Examples of the first are the annual emission inventories as reported to the United Nations Framework Convention on Climate Change (UNFCCC)[3] for greenhouse gases and to the UNECE Convention on Long-Range Transboundary Air Pollution (LRTAP) for air pollutants. In the United States, a national emissions inventory is published annually by the United States Environmental Protection Agency. This inventory is called the "National Emissions Inventory", and can be found here: [2]

Examples of the second are the so-called Pollutant Release and Transfer Registers.

Policy users typically are interested in annual total emission only.[citation needed]

Scientific use

Air quality models need input to describe all air pollution sources in the study area. Air emission inventories provide this type of information. Depending on the spatial and temporal resolution of the models, the spatial and temporal resolution of the inventories frequently has to be increased beyond what is available from national emission inventories as reported to the international conventions and protocols.


For each of the pollutants in the inventory emissions are typically estimated by multiplying the intensity of each relevant activity ('activity rate') in the geographical area and time span with a pollutant dependent proportionality constant ('emission factor').

Why: the source categories

To compile an emission inventory, all sources of the pollutants must be identified and quantified. Frequently used source categorisations are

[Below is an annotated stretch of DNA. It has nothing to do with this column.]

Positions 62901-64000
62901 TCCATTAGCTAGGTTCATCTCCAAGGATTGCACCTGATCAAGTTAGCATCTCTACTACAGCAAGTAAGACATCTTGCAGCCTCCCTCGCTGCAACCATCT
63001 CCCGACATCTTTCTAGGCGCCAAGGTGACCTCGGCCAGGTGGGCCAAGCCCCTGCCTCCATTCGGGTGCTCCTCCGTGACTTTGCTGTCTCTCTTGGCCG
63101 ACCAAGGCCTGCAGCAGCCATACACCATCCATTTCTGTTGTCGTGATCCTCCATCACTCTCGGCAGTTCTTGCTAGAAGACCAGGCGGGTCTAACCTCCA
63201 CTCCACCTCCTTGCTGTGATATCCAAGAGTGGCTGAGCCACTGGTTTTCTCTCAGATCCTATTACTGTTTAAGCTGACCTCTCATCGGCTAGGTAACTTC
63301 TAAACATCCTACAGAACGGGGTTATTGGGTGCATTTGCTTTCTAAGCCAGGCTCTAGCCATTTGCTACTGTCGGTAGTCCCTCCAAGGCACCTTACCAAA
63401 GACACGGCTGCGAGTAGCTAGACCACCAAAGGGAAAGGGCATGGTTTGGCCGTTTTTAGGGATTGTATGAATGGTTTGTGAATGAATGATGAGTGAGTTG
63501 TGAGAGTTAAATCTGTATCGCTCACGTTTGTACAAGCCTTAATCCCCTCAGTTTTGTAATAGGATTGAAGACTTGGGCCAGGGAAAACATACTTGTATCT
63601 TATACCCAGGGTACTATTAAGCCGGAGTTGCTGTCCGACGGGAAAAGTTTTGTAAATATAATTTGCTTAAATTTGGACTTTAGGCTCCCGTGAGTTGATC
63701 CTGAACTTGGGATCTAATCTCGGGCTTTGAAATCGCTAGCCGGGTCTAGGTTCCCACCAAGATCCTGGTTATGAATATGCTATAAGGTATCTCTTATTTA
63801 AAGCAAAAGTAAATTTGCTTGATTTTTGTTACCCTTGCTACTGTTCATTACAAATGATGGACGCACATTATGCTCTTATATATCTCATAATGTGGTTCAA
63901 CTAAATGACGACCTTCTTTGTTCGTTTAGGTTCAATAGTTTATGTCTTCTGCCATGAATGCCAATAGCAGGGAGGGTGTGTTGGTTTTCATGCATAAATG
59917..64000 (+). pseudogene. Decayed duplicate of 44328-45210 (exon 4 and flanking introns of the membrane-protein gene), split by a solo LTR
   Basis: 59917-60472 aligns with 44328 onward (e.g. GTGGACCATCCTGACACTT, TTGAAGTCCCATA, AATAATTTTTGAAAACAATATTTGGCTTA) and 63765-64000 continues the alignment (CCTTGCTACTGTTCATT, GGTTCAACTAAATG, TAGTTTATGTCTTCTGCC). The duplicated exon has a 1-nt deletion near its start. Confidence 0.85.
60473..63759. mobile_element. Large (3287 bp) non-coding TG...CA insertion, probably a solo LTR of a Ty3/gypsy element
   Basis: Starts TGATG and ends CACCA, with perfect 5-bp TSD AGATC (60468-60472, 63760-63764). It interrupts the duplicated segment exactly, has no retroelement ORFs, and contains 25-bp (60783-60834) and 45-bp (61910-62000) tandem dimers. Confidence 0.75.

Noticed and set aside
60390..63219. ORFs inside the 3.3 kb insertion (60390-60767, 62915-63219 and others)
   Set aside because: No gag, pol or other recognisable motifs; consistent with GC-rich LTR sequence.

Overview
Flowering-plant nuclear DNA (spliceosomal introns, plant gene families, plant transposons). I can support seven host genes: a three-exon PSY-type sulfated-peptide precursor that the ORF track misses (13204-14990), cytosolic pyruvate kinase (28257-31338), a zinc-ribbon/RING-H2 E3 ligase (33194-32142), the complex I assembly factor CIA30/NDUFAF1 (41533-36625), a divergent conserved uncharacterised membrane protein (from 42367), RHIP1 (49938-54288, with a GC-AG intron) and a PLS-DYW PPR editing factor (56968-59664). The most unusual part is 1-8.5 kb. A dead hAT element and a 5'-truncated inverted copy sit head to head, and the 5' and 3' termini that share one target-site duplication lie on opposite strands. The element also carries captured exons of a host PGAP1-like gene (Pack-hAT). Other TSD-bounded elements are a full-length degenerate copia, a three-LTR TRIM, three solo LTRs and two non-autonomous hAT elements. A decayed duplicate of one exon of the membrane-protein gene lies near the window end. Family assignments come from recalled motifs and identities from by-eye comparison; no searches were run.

Both source categorisations make a clear distinction between sources related to the combustion of (fossil) fuels and those that are not caused by combustion. In most cases the specific fuel combusted in the former is added to the source definition. Source categories include:

  1. Energy
    1. Fuel combustion
      1. Stationary combustion
        1. Industrial combustion
        2. Residential heating
      2. Mobile combustion (transport)
    2. Fugitive emissions from (fossil) fuel use
  2. Industrial Processes
  3. Solvent and other product use
  4. Agriculture
  5. LULUCF (Land Use, Land Use Change and Forestry)
  6. Waste

Many researchers and research projects use their own source classifications, sometimes based on either the IPCC or the SNAP source categories, but in most cases the source categories listed above will be included.

What: the pollutants